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    What are the rules for companion planting? ›

    Like people, some plants thrive surrounded by others. Companion planting is the practice of growing several types of crops near one another to enhance crop production. In general, plants with known positive relationships should be planted within two or three rows of each other.

    What is the best layout for a vegetable garden? ›

    As a general rule, put tall veggies toward the back of the bed, mid-sized ones in the middle, and smaller plants in the front or as a border. Consider adding pollinator plants to attract beneficial insects that can not only help you get a better harvest, but will also prey on garden pests.

    What not to plant with peppers? ›

    Brassicas: Almanacs and home gardeners recommend avoiding planting brassicas (cabbage, broccoli, kale, collards, cauliflower) near peppers because they require different soil acidity levels and can deter pepper plant growth.

    Can tomatoes and peppers be planted together? ›

    Tomatoes. Although it's usually recommended to not plant tomatoes and peppers right after each other in the same bed every year, they can be grown together in the same garden bed (and then rotated to another bed next season).

    What not to plant next to zucchini? ›

    Potatoes can also spread diseases such as late blight, which can also affect zucchinis. Cucumbers and pumpkins should not be planted next to zucchinis as they belong to the same family (Cucurbitaceae) and therefore attract similar pests and diseases.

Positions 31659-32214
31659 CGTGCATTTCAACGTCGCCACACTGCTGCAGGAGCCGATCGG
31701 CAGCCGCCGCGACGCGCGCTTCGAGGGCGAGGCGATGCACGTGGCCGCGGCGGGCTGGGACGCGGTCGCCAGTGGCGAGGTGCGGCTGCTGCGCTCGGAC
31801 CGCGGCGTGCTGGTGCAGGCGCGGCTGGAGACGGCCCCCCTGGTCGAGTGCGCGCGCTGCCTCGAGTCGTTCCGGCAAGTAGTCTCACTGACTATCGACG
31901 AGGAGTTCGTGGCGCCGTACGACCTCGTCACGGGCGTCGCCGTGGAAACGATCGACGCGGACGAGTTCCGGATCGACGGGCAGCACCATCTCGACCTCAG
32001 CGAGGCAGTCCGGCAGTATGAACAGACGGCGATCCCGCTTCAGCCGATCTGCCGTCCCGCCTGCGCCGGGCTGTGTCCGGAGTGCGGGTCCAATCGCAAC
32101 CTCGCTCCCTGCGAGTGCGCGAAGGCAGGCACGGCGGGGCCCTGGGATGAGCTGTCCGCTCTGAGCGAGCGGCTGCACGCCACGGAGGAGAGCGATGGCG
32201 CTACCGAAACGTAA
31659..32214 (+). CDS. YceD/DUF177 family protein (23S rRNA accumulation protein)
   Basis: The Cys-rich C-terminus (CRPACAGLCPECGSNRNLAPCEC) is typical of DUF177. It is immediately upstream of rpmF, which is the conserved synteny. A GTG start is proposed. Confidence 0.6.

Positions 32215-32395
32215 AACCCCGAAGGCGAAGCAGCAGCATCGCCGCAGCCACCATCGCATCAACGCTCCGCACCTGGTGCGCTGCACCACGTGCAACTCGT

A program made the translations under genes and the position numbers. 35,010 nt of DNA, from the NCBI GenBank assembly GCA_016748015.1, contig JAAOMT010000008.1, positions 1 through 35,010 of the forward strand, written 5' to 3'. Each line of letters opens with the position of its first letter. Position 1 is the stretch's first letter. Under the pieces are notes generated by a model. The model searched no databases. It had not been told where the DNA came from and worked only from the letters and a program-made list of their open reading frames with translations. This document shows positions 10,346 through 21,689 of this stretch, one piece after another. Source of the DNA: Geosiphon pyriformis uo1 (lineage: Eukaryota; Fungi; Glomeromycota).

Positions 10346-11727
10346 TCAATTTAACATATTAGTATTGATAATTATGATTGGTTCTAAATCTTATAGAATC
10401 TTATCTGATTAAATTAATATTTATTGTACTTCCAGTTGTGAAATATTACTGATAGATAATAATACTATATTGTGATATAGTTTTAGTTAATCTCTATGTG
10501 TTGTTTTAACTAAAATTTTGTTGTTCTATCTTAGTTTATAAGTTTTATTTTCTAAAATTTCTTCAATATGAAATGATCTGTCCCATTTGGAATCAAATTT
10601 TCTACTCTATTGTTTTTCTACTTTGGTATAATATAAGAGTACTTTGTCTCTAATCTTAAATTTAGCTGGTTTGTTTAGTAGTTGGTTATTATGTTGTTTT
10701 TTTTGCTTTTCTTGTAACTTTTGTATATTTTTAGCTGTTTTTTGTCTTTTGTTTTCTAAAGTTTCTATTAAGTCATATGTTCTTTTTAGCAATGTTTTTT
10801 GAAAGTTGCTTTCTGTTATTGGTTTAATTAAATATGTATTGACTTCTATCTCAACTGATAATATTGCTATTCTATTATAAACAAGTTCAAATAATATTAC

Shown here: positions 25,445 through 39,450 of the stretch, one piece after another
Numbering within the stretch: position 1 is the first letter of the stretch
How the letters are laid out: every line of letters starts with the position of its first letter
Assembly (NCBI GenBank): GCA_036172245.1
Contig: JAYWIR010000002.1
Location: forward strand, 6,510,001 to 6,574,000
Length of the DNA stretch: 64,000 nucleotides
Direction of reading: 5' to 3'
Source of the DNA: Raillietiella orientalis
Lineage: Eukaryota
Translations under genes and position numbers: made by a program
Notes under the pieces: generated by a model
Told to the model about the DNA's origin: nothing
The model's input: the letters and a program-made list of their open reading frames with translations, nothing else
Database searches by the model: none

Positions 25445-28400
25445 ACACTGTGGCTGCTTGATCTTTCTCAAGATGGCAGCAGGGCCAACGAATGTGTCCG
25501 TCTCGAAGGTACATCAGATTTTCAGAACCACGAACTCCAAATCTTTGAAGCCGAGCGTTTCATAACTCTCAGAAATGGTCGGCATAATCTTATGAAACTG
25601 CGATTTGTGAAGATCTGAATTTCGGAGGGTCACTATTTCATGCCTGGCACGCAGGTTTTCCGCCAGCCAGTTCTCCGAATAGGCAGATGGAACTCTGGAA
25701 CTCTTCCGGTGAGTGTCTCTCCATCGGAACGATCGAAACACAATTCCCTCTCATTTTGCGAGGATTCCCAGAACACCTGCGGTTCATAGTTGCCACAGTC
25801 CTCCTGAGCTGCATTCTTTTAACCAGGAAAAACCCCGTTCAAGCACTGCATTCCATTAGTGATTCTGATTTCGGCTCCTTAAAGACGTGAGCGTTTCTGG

Why should you not plant cucumbers near tomatoes? ›

    When planting cucumbers and tomatoes together, you must ensure there is enough room between them. Not doing this will mean the plants will compete for light, room and nutrients. 'Space individual plants 18 to 24 inches apart in rows that are spaced between 3 to 4 feet apart.

    Can cucumbers and peppers be planted together? ›

    Cucumbers and squash plants pair well with peppers because their low growth habit shields the soil from direct sun, prevents weeds, and keeps your soil from drying out too quickly. If you choose to grow cucumbers as groundcovers without trellising, try adding organic mulch around your plants.

    What 3 plants grow well together? ›

    The intercropping method of planting corn, beans, and squash together, commonly called The Three Sisters has been studied and described by scholars in anthropology, history, agriculture, and food studies for many years.

    Can I plant tomatoes and cucumbers next to each other? ›

    Tomatoes and cucumbers can be grown together successfully, and there are actually some benefits to planting them together. Both plants have similar growing needs when it comes to sunlight, soil conditions, and watering. And if space is at a premium, interplanting the two will allow you to get more out of your garden.